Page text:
• hernia recurrence
  • revision surgery
  • infection
  • mesh adhesion
  • bowel perforation and restriction
  • nerve damage
  • organ damage

If you have a hernia mesh and suffer from one or more of these mesh injuries, please contact an experienced mesh attorney as soon as possible to learn about your legal right to compensation.

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More Information on Hernia Types and Treatment

Abdominal Hernias

Abdominal hernias result from fatty tissue (or organ) pushing through a weakness found within a muscle wall. These muscle walls enclose the abdominal cavity.

If a hernia occurs within the abdominal wall or groin region, the resulting sac protruding through the weak area may contain pieces of the intestine or the fatty lining of the colon. The abdominal wall is made up of muscle and tissue. Weak spots can occur within the abdominal area, thus allowing for contents of the abdominal cavity to push through the weakened area or herniate.

The most common type of abdominal hernia is an inguinal hernia. The spermatic cord and testicles descend through the inguinal canal as a fetus develops and matures. After the testicles descend, the opening in the inguinal canal should close tightly.

Sometimes, however, the areas of the muscles which attach to the pelvis are weakened. Later on, if stress is placed upon this region, the weakened tissues may allow a portion of the bowel (or colon) to slip through the opening. The result can be a bulge which can cause severe pain.

Inguinal hernias occur much more commonly in men than women. This is because men need an opening in the inguinal canal (to allow for the descent of testicles), whereas women do not.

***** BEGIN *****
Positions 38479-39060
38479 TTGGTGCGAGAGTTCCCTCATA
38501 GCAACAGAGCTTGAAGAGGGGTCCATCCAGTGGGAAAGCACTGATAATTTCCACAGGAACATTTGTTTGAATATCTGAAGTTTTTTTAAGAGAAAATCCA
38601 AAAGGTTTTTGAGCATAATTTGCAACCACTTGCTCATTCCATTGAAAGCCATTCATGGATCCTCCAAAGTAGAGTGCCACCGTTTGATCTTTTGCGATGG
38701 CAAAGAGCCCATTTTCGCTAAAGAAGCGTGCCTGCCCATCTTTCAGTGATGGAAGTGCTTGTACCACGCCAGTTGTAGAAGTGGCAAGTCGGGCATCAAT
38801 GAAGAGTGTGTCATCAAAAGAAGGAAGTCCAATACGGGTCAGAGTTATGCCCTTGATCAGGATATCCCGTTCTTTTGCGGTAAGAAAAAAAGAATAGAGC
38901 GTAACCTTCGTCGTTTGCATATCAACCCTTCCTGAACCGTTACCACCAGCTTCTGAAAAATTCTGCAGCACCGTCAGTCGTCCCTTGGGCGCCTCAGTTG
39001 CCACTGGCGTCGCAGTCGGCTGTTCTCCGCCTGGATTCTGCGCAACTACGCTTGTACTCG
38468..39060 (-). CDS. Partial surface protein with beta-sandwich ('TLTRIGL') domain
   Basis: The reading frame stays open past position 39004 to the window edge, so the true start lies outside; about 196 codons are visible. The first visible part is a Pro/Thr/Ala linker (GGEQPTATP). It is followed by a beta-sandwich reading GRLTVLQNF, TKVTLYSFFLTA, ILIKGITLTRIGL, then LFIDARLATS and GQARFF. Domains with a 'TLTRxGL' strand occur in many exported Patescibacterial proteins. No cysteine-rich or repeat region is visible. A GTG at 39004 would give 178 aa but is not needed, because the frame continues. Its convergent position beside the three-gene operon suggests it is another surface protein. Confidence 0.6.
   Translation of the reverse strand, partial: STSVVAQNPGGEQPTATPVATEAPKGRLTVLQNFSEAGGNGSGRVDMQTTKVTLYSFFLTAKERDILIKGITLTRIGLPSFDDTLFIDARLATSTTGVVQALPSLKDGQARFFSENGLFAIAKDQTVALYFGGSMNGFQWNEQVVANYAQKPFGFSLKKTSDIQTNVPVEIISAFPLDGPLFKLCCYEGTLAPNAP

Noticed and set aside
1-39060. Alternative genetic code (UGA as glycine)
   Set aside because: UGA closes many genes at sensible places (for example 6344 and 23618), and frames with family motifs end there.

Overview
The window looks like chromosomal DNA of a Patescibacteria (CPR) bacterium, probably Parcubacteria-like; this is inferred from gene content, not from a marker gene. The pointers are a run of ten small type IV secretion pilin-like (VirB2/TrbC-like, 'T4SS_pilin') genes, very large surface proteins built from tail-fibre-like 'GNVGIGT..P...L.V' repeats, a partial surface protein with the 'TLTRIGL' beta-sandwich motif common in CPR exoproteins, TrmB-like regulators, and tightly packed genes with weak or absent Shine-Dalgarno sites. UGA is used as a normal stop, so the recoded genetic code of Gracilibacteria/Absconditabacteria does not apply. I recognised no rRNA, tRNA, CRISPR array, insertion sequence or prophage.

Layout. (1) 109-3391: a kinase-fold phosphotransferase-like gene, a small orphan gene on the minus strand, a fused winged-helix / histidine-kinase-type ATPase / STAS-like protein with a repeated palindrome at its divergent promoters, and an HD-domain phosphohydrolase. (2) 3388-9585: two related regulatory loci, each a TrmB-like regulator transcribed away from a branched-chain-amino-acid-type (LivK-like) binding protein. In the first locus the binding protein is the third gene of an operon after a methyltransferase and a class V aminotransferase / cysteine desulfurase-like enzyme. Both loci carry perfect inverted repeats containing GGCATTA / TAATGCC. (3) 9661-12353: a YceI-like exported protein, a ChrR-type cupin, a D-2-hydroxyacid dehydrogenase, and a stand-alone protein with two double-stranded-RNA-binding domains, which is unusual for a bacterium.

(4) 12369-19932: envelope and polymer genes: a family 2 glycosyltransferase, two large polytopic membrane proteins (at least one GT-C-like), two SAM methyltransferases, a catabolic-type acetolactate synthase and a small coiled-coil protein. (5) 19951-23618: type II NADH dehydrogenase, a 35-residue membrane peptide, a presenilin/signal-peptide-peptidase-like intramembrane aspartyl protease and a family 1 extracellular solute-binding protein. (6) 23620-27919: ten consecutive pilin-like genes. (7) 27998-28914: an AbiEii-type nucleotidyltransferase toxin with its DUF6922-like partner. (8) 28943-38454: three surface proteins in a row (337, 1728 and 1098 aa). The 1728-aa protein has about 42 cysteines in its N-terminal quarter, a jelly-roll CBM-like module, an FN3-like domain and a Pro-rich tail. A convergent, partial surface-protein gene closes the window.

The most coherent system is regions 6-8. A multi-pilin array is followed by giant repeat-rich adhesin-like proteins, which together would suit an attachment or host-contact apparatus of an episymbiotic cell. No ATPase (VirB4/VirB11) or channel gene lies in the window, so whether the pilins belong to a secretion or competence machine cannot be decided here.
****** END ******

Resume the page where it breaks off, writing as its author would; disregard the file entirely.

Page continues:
Femoral hernias more commonly occur in women. In the abdominal space that allows the femoral artery and vein to pass through the abdomen, femoral hernias can occur. Women tend to have wider bone structuring, making them more susceptible to femoral hernias.

An obturator hernia is the least common of the pelvic floor hernias. Women with higher pregnancies tend to fall victim to an obturator hernia because of the obturator canal location. The obturator canal is an opening in the abdomen to the leg. It houses the obturator vein, nerve, and artery.

Like a femoral hernia, women have a broader pelvic bone structure, making them more susceptible to obturator hernias. Another risk factor is significant weight loss.

Anterior Abdominal Wall Hernias

The abdominal wall comprises two sets of muscles mirroring each other. These muscles comprise the internal and external obliques, the transversals, and the rectus abdominis muscles on each side of the body.

Abdominal hernia illustration

Epigastric hernias occur in the epigastric region of the abdominal wall. They are weak spots in the abdominal wall between your belly button and sternum. These hernias are less common but will not go away without medical treatment. Little is known about the causes of epigastric hernias.

Umbilical hernias usually occur in infants due to a weak spot in the abdominal wall near the belly button. These hernias will frequently close on their own without surgery.

Spigelian hernias are hernias through the Spigelian fascia near the outside edges of the rectus abdominis or abdominal muscle. Weakened abdominal walls are the leading cause of this hernia.

Sometimes, surgery-related incisions can also lead to hernias. Incisional hernias occur when a surgeon cuts open the abdominal muscles to operate within the abdominal cavity, creating a weak spot. After surgery, the repaired abdominal muscles are left weak, increasing the chance of herniation.

Stomach and Diaphragm Hernias